Visitors to be welcomed back on the Farne Islands from Spring 2024

  • National Trust will welcome visitors back onto Inner Farne this spring for the first time in two years

  • Conservation charity will closely monitor the seabirds for signs of Avian ‘Flu’ and may have to restrict landings, moving to sail-around tours only, later in the breeding season to protect the colony if an outbreak occurs

  • The islands have been closed for landings due to Avian Influenza (Bird flu)

  • Visitors can once again book a boat trip with a landing to walk amongst the precious wildlife

  • Trust continues to work closely with other partner organisations and the government to follow best practice and continue to learn about the disease

 

From 25 March, visitor boats will be able to land on the Farne Islands for the first time in two years, with bookings now open with boat trip operators.

The Farne Islands are a National Nature Reserve and are an internationally important home to approximately 200,000 seabirds, including the charismatic puffin, Arctic terns, and kittiwakes.

The birds return to the islands, just off the Northumberland coast at Seahouses, to breed each year from the end of March, departing once their chicks are fully fledged, at the end of the summer.  

The colony was hit hard by bird flu in 2022, with rangers collecting over 6,000 dead birds, and although the disease was also present last year, there was a reduction of 39%, with 3,647 birds collected by the ranger team, giving some hope that immunity is building within the colony.

Sophia Jackson, Area Ranger for the National Trust says: “We have been closely monitoring the impact of the disease on our breeding populations as part of international research into bird flu.

“This has shown that the disease has had devasting impacts on some species and at some UK sites making our conservation efforts all the more important.

“Like at other sites, it seems that the disease has declined in our birds, although we will continue to closely monitor them as the breeding season starts again.

"We continue to work closely with statutory agencies and other organisations, like the British Trust for Ornithology (BTO) & Royal Society for the Protection of Birds (RSPB), to ensure we are across the latest research and updates so that we can put the right measures in place to look after the birds to the best of our abilities.”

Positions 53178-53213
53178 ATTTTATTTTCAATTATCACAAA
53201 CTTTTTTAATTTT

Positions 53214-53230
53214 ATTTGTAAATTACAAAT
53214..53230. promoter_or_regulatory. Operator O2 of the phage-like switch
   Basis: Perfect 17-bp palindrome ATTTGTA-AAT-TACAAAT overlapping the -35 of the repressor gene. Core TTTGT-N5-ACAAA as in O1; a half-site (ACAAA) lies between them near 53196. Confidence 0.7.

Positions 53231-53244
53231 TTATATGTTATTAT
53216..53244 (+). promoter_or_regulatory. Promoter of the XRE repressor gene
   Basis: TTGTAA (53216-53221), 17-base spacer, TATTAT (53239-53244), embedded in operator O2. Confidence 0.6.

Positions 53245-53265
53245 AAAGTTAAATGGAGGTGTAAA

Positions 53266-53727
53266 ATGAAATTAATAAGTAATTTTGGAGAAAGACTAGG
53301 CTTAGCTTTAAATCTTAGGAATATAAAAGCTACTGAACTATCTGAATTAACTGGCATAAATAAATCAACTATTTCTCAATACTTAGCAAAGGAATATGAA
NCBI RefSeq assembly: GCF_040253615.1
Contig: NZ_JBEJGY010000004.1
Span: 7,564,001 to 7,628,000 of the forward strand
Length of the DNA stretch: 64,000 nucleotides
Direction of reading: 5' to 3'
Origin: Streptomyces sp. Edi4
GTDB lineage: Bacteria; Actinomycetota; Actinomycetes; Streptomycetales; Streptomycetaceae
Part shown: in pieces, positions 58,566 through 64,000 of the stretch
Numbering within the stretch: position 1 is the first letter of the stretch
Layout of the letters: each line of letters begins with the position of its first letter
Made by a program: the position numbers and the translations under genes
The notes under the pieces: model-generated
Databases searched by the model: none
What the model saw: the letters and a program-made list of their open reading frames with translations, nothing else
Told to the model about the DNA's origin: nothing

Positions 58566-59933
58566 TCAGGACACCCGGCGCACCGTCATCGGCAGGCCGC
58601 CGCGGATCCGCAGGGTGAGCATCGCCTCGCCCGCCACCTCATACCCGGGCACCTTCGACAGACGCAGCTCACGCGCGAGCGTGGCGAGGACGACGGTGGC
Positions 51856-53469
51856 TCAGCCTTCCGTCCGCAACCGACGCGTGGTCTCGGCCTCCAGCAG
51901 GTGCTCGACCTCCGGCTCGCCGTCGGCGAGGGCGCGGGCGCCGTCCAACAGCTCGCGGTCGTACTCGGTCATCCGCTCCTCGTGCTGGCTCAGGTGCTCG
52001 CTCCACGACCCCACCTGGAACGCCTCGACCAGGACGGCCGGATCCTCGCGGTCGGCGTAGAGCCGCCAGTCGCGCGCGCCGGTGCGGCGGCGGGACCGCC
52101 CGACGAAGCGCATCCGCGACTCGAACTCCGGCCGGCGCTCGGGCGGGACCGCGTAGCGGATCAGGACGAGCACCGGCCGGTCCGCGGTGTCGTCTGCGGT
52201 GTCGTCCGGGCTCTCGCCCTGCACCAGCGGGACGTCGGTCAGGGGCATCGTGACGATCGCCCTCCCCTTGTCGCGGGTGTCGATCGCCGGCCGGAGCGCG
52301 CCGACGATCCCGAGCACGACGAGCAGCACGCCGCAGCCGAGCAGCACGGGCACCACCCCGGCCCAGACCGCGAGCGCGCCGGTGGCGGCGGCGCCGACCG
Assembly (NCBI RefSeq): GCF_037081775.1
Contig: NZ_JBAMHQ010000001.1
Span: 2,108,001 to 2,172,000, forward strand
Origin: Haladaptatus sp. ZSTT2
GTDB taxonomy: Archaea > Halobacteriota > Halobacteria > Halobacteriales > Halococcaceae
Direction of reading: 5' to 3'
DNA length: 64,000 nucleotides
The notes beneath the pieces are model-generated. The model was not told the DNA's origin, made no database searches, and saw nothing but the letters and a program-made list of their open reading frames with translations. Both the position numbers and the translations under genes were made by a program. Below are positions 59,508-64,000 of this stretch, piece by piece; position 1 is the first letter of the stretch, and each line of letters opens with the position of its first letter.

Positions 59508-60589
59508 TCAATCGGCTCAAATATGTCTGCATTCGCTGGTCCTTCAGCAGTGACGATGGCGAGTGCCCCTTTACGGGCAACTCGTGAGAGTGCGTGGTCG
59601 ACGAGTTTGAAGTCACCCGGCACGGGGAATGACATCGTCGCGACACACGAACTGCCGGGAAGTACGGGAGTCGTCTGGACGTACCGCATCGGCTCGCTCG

With the islands due to re-open on 25 March, visitors will once again be able to book a landing trip with one of the boat companies that operate out of the harbour at Seahouses to get unparalleled close-up views of the incredible wildlife that inhabits the islands. On arrival on the harbour at Seahouses, visitors booked onto a boat trip are asked to visit the National Trust admissions point to purchase a landing ticket or to show their membership cards.

Laura Knowles, Visitor Operations and Experience Manager for the National Trust says: “We’re excited and delighted in equal measure to announce that Inner Farne will reopen for visitor landings on 25 March 2024.   

“We can’t wait to welcome visitors and to share the wonderful wildlife of the island up close once again. Sail around tours will also continue to be available for those visitors that want to experience the magic of the islands from the water.”

As well as the fascinating wildlife, visitors will also be able to get closer to the cultural history on the island, which has links with early Christianity and St Cuthbert, with access inside the beautiful St Cuthbert’s Chapel and exterior views of the Inner Farne lighthouse and the Pele Tower.  

Inner Farne will be the only island to open to visitor landings this year whilst National Trust trials limited opening.

To plan your visit, go to www.nationaltrust.org.uk/visit/north-east/farne-islands for more information and contact the boat companies directly to book your trip.

Photo credit: © NT Images

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